Dr. Stedman's Research Lab:
Archaeal Viruses and their Host
This page is being made for a Portland State University Capstone and is a work in progress by Suzie Wallace.
All images have links associated to bring you to the paper they originated as well as the bright orange texts.
All images have links associated to bring you to the paper they originated as well as the bright orange texts.
I have been working in Dr. Kenneth Stedman's research lab since June of 2019. Before starting here I had taken molecular biology from him where he encouraged everyone to take his Biology C.U.R.E class for Recombinant DNA Laboratory Techniques. In this class I had the opportunity to meet Nichole Procter who was taking this Capstone at the time and was a T.A. for Dr. Stedman's class. She made her own web page explaining C.U.R.E. classes and their purpose. Now, I get to work along side her as I continue to learn how the lab opperates and work on my own projects with her continued support.
In the near future I hope to move into graduate school and earn my PhD. My intentions of working in this lab were to understand if research was the path I wanted to take. However, I ended up wanting to go into research by the time the C.U.R.E. class was over. My next goal was to learn how labs regularly operate and get into my own project to keep learning. My main areas of interest are viruses and microbiology. More specifically, I am very interested in Archaea. This lab is the perfect combination of both so my time here has solidified those interests. I have also gained confidence working on an independent project while still having the support and guidance of others.
About the Lab
Dr. Stedman's lab is one of the labs associated with the Center for Life in Extreme Environments at Portland State University. The goal of this lab is to study life where most other organisms can't survive. They are extreme in the sense that they are too hot, too cold, too salty, too acidic, too basic, or under too much pressure. The organisms we work with are single cellular microscopic Archaea and the viruses that infect them. Because they live in extreme circumstances we want to know how they are structured and function to not only live but thrive in these harsh environments.
- Virus Background
Sulfolobus Spindle-Shaped Viruses and Sulfolobus
- Fun Facts about SSVs and Sulfolobus
Viruses are nonliving biological entities that do not have the mechanisms necessary to reproduce themselves. They can, however, hijack the mechanisms of living cells to reproduce themselves to go and infect new cells. As seen above, viruses are made of a capsid, nucleic acid, and sometimes an envelope. The nucleic acid can be DNA or RNA and is the genetic material for the virus. The capsid is made of proteins and is used to protect the genetic material as well as interact with the host of the virus. The envelope is a similar structure but is made of fats and proteins that can also protect the genetic material and mediate interactions between the virus and the host. The envelope can even help the virus evade the host's immune response in some cases.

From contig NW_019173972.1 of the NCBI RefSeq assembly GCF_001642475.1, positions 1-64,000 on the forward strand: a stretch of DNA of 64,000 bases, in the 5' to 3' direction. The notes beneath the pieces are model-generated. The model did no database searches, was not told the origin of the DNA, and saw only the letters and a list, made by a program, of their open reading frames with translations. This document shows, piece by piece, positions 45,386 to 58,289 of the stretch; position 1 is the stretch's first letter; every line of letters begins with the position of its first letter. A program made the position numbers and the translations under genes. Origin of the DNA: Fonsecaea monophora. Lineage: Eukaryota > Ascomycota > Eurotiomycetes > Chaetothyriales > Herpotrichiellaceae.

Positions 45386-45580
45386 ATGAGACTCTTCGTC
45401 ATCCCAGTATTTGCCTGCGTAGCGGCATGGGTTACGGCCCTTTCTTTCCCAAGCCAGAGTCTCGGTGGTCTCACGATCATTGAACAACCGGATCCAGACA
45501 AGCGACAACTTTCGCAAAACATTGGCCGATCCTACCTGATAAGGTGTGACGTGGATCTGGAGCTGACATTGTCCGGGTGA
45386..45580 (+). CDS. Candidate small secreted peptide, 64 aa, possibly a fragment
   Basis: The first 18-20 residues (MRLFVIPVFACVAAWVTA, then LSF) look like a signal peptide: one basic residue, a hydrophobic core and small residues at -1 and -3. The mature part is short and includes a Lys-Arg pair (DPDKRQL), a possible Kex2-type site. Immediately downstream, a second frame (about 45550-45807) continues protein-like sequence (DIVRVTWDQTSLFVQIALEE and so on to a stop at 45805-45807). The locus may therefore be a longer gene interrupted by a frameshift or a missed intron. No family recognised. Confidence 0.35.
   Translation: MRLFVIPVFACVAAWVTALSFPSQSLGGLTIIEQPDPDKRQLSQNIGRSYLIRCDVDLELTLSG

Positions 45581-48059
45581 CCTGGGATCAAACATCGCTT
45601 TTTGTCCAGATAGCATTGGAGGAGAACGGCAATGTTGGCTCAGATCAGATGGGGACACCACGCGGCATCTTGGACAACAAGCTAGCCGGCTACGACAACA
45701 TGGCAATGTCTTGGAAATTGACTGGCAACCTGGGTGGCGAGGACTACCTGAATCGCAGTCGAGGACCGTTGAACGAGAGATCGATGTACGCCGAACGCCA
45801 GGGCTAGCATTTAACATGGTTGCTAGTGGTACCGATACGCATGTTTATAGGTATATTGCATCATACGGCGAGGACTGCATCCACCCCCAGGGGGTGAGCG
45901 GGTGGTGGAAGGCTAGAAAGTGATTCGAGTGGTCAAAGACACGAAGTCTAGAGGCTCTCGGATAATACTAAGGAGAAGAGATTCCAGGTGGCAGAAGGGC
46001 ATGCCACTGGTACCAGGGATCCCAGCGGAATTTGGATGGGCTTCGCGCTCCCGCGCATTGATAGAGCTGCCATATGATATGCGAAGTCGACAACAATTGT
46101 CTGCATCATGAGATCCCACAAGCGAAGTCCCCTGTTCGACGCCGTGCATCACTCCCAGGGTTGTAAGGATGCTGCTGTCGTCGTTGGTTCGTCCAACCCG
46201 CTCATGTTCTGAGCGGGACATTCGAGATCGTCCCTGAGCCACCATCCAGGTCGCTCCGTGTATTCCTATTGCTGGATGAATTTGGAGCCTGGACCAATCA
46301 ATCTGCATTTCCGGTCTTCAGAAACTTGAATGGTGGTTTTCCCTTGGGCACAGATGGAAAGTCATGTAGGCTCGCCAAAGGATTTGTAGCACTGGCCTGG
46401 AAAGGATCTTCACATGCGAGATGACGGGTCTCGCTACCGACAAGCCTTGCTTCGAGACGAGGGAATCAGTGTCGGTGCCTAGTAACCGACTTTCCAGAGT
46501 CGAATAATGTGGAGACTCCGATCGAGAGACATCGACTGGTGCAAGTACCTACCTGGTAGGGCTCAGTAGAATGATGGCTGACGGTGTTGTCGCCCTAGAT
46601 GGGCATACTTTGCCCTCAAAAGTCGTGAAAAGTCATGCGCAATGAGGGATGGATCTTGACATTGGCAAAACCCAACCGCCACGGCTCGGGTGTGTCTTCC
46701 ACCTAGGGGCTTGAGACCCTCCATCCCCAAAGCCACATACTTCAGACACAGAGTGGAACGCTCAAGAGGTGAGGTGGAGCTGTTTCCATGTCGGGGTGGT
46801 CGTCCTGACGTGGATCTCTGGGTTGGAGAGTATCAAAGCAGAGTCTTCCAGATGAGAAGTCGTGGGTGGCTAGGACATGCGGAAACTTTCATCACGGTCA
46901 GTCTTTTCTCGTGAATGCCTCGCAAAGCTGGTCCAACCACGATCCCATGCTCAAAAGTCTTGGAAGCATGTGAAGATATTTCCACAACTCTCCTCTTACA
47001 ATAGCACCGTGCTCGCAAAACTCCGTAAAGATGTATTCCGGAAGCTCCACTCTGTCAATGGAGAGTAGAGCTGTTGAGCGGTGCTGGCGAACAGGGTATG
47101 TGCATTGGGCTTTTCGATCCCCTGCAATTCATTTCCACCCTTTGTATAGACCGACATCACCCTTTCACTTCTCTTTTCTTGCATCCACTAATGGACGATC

Sulfolobus Spindle Shaped Viruses and Sulfolobus
Sulfolobus is a genus in the Domain Archaea that includes many species of single celled organisms. These organisms live in hot springs all over the world in temperatures ranging from 75-95°C (167-203 °F) and pH levels ranging from 2-4 (similar to lemon juice!). These cells are hosts for the ever so unique, Sulfolobus Spindle-Shaped Virus. One of the things that makes these viruses so unique is their lemon-shaped capsid. While the virus is not actually these colors, the outside of the virus is split into the green capsid section and the blue tail section on the capsid diagram on the right. The capsid is made of the structural proteins VP1 and VP3 and the tail portion is likely made of the structural protein VP4. On the surface of the host there is a layer of proteins called the S Layer. This is comprised of a single layer of the proteins SlaA and SlaB. The paper I am adapting methods from for my own project is called "Architecture and modular assembly of Sulfolobus S-layers revealed by electron cryo-tomography" . This paper found SlaB to be more of a ruler and a stilt to separate the S Layer from the rest of the cell rather than directly interacting with the virus.
My Favorite Fun Facts about Sulfolobus and SSVs
SSVs systematically and rapidly reproduce in Sulfolobus under UV induction.
Normally, UV light radiation is damaging to and can kill cells by damaging their genetic material. However, Sulfolobus infected with SSV1 starts to rapidly reproduce the virus after being exposed to UV radiation. The pattern of reproduction is a predictable cycle of up-regulating and down-regulating genes to make proteins at specific time intervals following UV exposure. The image to the left shows this predictable cycle of regulation on the circular genome of the virus. The red to yellow arrows indicate sections of the genes and their timing of regulation where immediate early is right after UV exposure and late is hours after UV exposure. The green arrows are the individual genes that are translated into each protein. When the infected Sulfolobus cells are exposed to UV radiation we can expect to see genes translated into proteins in this predictable order. The exact cause to this pattern is unknown which only makes it more fascinating.
SSVs do not lyse the host cells.